Joshua L. Chamberlain: The Life in Letters of a Great Leader of the American Civil War edited by Thomas Desjardin. Osprey Publishing, 2012. Cloth, ISBN: 1849085595. $25.95.
This collection of documents relating to the life and career of famed Union general Joshua Lawrence Chamberlain is both richly rewarding as well as enormously disappointing. First, the deep problems of this book. They begin with the subtitle: “The Previously Unpublished Letters of a Great Leader of the Civil War.” This description of the book’s contents is misleading. While it’s true that the documents—almost all of them archived in the National Civil War Museum—are published here for the first time, it’s not true that these are all Chamberlain’s letters. Instead, a substantial majority of these letters were written by others over the course of his remarkable life. They do not, however, add a great deal to our understanding of that life.
To be specific: There are 306 pages of text in the book, including an introduction by museum director Janice Mullin, a dramatis personae, a timeline, and brief chapter introductions by the book’s editor, Thomas Desjardin. (I’m leaving to the side James McPherson’s foreword, which does a wonderful job of locating Chamberlain in public memory in the aftermath of The Killer Angels and Ken Burns’ documentary.) Subtracting these sections leaves 291 pages of material. Of these, only 111 pages are letters and other documents written by Chamberlain himself (including a few college essays, which strike me as unimportant). The remaining 180 pages contain mostly letters written to or about Chamberlain by, among others, family members—particularly his beloved wife Fannie (or Fanny, as Chamberlain used both spellings), fellow Civil War officers, or his political supporters following the war. In a few letters, moreover, Chamberlain is neither the author nor recipient, or even discussed in them.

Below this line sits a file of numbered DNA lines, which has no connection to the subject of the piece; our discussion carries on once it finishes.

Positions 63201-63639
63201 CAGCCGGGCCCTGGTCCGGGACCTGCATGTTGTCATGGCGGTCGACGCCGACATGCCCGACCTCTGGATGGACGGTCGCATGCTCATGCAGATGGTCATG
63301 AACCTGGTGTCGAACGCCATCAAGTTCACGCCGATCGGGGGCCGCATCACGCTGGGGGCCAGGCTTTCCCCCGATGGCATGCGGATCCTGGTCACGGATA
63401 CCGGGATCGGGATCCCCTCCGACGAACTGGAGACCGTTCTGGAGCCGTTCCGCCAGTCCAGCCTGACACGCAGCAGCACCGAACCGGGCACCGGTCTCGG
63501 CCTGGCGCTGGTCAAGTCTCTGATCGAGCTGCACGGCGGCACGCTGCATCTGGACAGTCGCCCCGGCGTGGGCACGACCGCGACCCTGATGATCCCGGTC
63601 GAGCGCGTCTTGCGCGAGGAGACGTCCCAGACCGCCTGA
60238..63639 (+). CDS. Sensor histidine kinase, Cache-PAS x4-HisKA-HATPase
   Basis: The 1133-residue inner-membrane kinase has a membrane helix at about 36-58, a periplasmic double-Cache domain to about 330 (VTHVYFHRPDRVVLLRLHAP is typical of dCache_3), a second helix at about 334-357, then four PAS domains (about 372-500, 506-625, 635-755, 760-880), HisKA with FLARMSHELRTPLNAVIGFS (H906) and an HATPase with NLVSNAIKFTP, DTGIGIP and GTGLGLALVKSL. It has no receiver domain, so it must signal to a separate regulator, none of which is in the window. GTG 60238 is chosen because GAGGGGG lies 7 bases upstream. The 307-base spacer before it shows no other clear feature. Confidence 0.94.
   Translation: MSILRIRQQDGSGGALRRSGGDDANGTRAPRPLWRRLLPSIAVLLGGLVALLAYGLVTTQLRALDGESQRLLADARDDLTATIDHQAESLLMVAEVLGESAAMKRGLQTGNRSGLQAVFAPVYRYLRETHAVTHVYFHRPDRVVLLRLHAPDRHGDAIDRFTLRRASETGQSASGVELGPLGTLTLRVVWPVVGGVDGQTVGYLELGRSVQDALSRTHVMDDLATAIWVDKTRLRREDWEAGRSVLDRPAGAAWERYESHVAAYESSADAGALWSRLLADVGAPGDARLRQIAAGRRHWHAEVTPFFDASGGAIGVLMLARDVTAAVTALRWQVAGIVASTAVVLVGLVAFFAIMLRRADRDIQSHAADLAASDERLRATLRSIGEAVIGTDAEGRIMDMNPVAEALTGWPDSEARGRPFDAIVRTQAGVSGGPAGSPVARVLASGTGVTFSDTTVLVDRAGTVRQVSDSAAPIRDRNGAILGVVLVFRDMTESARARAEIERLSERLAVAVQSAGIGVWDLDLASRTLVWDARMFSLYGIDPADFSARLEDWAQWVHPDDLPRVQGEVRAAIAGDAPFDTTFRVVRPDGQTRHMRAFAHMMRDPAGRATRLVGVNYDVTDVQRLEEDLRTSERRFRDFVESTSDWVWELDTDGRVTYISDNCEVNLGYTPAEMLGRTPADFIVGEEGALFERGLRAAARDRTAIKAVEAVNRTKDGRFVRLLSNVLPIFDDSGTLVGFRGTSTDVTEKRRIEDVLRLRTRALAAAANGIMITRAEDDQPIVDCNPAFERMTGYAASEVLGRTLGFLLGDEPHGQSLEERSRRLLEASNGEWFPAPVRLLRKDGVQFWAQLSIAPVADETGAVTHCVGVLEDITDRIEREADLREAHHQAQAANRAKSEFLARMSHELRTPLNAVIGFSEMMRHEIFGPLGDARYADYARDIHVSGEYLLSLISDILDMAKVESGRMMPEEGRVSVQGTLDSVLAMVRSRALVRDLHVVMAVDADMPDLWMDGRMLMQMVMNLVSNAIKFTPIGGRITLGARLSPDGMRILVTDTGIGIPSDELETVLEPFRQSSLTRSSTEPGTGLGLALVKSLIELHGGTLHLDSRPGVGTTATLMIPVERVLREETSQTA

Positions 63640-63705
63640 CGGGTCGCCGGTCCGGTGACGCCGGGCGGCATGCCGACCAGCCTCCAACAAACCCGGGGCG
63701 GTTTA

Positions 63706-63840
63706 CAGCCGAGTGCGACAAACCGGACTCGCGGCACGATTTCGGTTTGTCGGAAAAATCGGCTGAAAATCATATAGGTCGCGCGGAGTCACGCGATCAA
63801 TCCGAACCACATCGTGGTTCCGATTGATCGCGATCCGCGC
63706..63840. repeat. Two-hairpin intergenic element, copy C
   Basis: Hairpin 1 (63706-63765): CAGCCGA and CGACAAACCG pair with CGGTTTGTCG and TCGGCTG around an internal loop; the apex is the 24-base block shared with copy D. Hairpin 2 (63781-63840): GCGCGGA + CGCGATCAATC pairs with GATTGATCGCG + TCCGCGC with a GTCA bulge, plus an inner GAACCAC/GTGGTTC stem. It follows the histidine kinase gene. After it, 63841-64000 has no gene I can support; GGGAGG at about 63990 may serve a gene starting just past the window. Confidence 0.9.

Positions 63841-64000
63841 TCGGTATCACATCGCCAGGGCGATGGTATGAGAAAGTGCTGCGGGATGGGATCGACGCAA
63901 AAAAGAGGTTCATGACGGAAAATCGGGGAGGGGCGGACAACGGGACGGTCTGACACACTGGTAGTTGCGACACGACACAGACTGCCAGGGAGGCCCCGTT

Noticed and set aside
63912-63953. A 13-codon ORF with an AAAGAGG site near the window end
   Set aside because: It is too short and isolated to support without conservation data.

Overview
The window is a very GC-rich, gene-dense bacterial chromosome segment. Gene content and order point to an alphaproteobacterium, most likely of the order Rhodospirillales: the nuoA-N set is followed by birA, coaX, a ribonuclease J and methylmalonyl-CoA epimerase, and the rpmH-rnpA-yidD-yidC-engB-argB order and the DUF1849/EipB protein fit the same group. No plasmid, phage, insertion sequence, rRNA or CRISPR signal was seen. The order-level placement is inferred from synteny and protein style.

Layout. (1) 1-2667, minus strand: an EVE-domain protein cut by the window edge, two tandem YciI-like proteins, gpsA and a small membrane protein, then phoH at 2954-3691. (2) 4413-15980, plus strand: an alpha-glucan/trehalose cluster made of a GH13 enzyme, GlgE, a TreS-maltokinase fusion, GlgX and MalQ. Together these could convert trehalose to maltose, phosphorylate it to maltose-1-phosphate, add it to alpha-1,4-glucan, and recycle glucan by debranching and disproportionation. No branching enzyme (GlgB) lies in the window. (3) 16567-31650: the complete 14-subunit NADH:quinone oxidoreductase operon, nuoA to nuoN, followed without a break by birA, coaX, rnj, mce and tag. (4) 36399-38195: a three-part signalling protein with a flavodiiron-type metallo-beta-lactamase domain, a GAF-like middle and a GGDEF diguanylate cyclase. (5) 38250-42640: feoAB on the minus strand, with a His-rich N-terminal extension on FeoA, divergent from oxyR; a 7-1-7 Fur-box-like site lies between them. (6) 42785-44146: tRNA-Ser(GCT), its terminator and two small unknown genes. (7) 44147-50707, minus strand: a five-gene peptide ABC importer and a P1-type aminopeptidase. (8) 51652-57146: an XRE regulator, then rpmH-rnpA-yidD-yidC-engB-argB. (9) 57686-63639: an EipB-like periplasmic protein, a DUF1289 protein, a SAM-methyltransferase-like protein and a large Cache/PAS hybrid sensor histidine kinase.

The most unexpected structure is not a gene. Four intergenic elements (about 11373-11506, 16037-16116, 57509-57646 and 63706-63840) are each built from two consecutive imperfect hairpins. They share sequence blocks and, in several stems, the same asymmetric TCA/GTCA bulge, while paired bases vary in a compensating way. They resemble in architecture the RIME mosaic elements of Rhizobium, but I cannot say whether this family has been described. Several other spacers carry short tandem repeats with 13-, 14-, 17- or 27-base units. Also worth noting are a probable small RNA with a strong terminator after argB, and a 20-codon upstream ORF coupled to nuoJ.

There’s nothing inherently wrong, of course, with publishing such writings. Letters with even a fairly remote connection to a historical figure can be revealing and informative. But many documents included in this book have a historical or biographical significance that simply escapes me. An 1848 letter from Chamberlain’s future sister in law to Fanny (he wouldn’t marry her for seven more years) describes at length her Christmas celebrations and gossips about other family members (23-6). A short, confusing note from Chamberlain’s brother Horace accompanies $7.00 sent from Bangor in 1853 (87). A boarding house bill (111), a chatty letter from a cousin in which she trots out some German she’d been studying (119), and brief notes of appreciation after the war from former soldiers and citizens Chamberlain apparently didn’t personally know (246, 264-65) are additional examples of documents that don’t seem to shed much light on unexplored aspects of Chamberlain’s life. This book makes available previously unseen material, which might be an intrinsic merit, but I wonder what other benefits accrue.